HM Insights

Employment Law Update - Internships & the National Minimum Wage

In the modern labour market and economic climate, internships have become popular. Individuals can gain valuable experience which can give them the edge with future employers. But what are the pitfalls for businesses tapping into this talent pool? Often interns may be employees or workers, in which case they will benefit from certain rights and protections.

HMRC recently targeted 200 employers who advertised internships to ensure that they were paying interns the National Minimum Wage (NMW). In 2013, HMRC also issued penalties to 466 employers for not paying the NMW to interns who were due to be paid it.

Such financial penalties are in sums of up to £5,000, and the employers who are failing to pay NMW where it is rightfully due, may also be publicly named and shamed. However, when targeting employers, HMRC will inform the employer that they are currently managing the situation wrongly, but should matters be put right, they will not be charged a penalty.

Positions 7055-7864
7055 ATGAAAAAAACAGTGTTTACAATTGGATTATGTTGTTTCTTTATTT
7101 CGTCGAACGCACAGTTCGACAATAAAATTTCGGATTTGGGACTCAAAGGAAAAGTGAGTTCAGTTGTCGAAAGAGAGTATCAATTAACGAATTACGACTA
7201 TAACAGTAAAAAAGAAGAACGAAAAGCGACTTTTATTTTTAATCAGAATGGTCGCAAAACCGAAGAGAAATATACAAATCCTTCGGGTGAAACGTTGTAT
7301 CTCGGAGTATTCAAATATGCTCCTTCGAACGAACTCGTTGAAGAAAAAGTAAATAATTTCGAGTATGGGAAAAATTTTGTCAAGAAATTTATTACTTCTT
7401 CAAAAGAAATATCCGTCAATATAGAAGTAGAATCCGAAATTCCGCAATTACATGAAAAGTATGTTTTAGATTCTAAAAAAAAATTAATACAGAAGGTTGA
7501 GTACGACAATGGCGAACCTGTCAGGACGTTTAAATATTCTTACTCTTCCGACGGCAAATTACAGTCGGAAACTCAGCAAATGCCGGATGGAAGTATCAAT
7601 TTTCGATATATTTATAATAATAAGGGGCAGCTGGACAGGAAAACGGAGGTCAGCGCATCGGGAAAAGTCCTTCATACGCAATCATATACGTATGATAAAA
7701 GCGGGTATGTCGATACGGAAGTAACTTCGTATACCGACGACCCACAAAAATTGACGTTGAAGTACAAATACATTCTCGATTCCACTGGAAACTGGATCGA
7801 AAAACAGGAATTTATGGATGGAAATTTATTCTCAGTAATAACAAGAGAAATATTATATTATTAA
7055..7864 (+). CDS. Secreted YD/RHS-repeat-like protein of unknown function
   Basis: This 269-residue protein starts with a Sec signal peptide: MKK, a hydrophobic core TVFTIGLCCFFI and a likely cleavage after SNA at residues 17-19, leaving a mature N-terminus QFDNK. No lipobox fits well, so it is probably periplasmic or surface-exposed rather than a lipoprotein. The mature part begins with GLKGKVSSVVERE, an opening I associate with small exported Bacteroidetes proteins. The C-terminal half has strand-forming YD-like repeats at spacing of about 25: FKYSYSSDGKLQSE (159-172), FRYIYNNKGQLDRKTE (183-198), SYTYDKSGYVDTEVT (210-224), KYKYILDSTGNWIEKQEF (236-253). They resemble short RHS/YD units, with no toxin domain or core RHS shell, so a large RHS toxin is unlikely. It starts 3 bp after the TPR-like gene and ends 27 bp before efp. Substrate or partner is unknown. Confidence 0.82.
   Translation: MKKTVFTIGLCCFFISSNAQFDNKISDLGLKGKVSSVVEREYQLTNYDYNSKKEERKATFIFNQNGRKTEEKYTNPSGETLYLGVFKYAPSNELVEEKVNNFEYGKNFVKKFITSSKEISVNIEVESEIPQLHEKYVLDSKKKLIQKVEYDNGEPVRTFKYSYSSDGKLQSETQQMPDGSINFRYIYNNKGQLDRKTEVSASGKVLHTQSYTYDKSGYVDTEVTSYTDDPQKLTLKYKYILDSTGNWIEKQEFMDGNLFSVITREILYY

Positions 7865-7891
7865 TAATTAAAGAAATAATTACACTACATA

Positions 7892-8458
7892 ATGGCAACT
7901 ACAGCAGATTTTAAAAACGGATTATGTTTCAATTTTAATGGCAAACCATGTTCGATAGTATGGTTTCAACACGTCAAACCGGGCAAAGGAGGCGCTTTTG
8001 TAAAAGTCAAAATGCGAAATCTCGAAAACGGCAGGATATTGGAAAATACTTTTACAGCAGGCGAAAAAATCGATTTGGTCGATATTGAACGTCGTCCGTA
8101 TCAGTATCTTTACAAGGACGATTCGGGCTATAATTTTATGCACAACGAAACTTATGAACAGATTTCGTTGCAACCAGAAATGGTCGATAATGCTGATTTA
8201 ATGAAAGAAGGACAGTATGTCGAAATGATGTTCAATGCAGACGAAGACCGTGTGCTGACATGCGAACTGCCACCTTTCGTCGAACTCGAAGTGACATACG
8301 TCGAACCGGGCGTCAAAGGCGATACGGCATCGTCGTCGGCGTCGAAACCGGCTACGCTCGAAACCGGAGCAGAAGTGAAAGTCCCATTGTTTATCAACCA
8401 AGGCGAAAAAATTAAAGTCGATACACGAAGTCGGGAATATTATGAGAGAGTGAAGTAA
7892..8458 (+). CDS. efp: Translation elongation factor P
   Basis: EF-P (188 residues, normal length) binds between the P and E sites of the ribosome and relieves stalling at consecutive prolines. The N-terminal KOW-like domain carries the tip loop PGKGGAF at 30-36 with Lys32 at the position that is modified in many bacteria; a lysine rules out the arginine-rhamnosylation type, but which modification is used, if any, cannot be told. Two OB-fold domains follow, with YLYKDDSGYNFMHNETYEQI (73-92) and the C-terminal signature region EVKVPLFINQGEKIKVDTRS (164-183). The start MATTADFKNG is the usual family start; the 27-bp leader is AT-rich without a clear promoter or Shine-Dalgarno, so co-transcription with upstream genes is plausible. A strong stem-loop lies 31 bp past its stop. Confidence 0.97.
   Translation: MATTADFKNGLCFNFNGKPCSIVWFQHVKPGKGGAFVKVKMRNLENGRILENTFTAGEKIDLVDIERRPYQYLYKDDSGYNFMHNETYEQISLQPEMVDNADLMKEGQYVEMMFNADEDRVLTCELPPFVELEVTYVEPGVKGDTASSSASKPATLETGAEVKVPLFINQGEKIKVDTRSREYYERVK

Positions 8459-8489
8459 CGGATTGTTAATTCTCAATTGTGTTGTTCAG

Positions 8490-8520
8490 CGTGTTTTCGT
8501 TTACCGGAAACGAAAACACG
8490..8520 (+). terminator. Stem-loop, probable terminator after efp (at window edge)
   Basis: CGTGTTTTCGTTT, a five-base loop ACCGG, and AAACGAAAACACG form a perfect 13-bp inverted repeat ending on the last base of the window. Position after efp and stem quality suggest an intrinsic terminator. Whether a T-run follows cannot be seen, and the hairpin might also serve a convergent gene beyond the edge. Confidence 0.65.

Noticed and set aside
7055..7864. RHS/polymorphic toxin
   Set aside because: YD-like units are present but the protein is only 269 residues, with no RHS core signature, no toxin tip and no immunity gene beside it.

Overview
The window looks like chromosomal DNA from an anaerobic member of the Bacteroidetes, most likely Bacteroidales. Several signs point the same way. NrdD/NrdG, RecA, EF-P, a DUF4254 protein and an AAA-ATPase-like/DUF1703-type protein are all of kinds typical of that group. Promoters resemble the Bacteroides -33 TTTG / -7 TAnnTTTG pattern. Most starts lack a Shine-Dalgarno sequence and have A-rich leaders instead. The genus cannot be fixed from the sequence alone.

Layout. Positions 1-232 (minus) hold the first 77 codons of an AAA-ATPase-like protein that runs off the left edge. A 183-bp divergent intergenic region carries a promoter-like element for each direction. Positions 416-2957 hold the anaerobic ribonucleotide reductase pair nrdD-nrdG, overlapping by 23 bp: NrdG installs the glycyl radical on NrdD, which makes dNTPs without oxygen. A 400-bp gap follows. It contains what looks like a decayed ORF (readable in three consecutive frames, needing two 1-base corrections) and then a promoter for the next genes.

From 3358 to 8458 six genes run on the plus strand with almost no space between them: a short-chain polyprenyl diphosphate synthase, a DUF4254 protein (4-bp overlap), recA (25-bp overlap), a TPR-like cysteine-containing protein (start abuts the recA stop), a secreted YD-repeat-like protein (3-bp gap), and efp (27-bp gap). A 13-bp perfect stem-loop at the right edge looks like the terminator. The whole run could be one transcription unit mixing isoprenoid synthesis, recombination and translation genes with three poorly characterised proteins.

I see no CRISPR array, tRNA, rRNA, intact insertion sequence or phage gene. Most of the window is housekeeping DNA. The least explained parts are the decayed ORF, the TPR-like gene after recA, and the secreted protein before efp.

Anyone classed as a "worker" by law is entitled to the NMW. Worker status is assessed with reference to a number of factors:

  • Does the individual personally perform services?
  • What degree of control is exercised over the individual by the company?
  • Is the individual in business in their own right, providing services for other businesses?

If an intern is classed as a worker, they are normally due the NMW. Employers cannot avoid paying the NMW if it is due by:

  • saying or stating that it does not apply
  • making a written agreement that the intern is not a worker

Interns will not be due the NMW if they are required to do an internship for less than 1 year as part of a UK based further or higher education course. Further, school work experience placement students (ie those under 16) will not be entitled to the NMW for any work carried out while on work experience. In addition, if an internship only involves shadowing an employee, the NMW will not be due.

The arrangements for offering experience to interns can significantly affect the likelihood of their benefitting from worker or employee rights and careful consideration of how the internship will work and the documents setting this out can help reduce risks for companies.